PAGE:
You can imagine an archetype as a person’s role and personality as his/her image.

To my knowledge there aren’t any studies demonstrating the correlation among archetypes and personality traits. That is why the HEXACO Personality Inventory is our starting point. The model uses a set of positive and negative personality-descriptive adjectives, which we can cross match with archetypes. Then, we can supplement our list with personality traits that best fit certain archetypes. For instance, it is common sense that the Orphan would be untrusting, the Lover obsessive, and the Jester lazy.

Now that there is a roboust list of archetype-specific personality traits, you can proceed to discover your brand duality. First, you need to know the story you are living. If you are working on your personal brand, you can take the SVSS survey. Cindy Atlee’s survey is based on the 12-archetype model created by Dr. Carol S. Pearson. If you are working on your company’s brand you can take Brand Archetype Pop Quiz developed by Interbrand. Alternatively, you can review the document prepared by the Royal Society of Account Planning and see which archetype best fits your brand. If you spot more than one archetypes, try to figure out which one is the engine and which one is the passenger car.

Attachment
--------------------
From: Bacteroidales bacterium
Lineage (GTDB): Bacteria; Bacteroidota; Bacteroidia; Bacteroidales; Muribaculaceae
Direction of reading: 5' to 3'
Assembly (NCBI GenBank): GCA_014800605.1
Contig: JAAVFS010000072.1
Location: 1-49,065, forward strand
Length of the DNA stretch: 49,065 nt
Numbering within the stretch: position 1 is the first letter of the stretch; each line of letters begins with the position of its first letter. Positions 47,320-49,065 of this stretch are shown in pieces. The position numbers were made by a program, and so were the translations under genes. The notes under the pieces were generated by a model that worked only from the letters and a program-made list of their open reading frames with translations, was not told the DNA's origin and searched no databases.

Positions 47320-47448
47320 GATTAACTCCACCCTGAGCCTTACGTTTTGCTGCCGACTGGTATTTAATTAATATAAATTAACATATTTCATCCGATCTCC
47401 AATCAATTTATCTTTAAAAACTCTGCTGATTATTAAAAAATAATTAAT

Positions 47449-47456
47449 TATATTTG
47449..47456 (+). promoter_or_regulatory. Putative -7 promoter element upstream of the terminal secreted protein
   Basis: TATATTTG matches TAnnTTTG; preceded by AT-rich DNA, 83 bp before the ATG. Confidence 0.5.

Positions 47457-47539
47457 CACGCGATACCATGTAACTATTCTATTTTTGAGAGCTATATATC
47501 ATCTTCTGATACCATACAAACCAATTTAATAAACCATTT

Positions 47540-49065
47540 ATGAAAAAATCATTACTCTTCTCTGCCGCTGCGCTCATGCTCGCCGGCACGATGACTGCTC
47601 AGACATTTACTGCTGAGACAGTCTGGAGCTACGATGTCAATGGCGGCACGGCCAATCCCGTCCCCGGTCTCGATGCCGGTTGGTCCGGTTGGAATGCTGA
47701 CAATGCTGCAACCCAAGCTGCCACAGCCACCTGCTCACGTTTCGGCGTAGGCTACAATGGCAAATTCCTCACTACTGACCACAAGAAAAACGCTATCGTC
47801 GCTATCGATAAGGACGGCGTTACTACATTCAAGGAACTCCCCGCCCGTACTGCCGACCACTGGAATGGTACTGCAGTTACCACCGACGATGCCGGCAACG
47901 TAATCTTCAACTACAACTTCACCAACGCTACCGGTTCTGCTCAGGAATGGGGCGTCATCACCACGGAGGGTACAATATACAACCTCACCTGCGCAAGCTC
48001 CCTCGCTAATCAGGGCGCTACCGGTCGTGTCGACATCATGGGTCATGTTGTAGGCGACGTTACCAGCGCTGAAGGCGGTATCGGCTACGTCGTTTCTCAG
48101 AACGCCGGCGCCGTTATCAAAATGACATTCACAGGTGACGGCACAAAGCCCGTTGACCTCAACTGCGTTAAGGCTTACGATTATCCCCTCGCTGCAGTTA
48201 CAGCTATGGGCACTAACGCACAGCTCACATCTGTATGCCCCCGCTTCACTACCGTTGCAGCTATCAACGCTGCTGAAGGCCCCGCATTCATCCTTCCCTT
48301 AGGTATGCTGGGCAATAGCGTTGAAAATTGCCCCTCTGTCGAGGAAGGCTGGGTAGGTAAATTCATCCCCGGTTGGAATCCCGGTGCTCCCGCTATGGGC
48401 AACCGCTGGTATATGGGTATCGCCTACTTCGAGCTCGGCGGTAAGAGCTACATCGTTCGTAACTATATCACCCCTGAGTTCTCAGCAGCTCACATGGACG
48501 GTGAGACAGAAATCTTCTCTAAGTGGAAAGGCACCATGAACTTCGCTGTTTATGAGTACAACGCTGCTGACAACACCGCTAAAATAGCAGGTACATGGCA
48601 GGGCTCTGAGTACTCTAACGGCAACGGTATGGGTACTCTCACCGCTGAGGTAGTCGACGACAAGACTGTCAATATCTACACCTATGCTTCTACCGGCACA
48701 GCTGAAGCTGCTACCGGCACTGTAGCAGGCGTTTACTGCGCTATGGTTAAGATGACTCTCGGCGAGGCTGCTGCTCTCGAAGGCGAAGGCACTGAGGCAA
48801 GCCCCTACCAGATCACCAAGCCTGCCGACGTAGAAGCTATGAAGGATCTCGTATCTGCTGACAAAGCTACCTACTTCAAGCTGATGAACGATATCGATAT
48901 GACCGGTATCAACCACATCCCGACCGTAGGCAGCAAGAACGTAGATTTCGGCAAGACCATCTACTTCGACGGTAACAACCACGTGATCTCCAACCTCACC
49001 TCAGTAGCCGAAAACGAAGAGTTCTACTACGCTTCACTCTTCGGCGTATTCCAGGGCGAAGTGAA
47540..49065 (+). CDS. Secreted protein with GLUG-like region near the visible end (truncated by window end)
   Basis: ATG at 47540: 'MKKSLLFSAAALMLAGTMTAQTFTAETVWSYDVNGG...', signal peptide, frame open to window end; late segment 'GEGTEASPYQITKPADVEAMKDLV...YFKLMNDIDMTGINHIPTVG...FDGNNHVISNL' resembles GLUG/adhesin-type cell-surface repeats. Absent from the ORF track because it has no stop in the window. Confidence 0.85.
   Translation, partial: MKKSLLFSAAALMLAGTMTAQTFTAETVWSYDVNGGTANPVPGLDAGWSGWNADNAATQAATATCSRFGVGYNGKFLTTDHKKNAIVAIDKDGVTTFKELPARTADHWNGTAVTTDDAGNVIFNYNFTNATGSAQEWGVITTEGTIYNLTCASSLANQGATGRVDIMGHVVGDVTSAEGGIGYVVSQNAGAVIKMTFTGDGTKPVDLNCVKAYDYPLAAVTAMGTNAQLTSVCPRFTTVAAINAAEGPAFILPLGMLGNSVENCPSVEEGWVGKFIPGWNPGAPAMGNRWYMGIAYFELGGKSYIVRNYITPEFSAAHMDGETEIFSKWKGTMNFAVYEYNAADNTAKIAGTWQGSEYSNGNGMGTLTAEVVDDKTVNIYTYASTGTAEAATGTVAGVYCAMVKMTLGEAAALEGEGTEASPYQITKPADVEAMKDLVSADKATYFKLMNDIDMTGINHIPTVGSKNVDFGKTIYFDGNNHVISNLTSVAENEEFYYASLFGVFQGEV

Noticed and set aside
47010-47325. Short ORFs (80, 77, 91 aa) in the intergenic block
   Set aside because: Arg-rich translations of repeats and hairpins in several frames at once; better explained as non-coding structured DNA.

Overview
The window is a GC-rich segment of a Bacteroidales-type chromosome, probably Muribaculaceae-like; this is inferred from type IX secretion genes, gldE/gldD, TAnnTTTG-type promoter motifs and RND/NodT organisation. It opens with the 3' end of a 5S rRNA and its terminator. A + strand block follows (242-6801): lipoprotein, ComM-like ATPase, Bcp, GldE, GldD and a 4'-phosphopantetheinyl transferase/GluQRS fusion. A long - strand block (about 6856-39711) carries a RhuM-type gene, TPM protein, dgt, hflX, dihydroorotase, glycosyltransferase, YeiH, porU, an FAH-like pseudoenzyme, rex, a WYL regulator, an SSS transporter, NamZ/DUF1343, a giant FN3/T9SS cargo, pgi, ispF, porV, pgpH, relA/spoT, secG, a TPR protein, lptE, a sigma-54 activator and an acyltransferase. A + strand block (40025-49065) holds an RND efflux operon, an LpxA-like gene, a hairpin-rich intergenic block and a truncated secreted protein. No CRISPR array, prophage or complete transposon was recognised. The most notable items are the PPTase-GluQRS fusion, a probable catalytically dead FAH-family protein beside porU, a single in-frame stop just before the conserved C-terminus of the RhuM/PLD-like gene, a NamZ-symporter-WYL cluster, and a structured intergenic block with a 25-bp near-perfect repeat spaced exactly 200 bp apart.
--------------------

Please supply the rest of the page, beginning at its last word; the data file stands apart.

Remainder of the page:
Now, imagine your dominant archetype is the Ruler. Go ahead and determine the first pole of your brand tensity by selecting a positive personality trait from the above list. For example, you may want to have an authoritative tone like that of McKinsey’s, which sounds confident, respected, and powerful. One would assume, however, that authoritative people tend to come off as smug, pretentious, and inflexible (Those are actual adjectives used by ex-McKinsey consultants to describe the dark side of the firm.)

Finally, to determine the second pole of your brand tensity, take one of those shadow attributes and reverse it. For instance, the opposite of smug is humble. Being authoritative yet also humble is a strong brand tension that gets noticed right away.  Read what Robert K. Greenleaf, who coined the term and started the movement of “servant leadership” once said:

“The servant-leader is servant first… It begins with the natural feeling that one wants to serve, to serve first. Then conscious choice brings one to aspire to lead. That person is sharply different from one who is leader first, perhaps because of the need to assuage an unusual power drive or to acquire material possessions… The leader-first and the servant-first are two extreme types. Between them, there are shadings and blends that are part of the infinite variety of human nature.”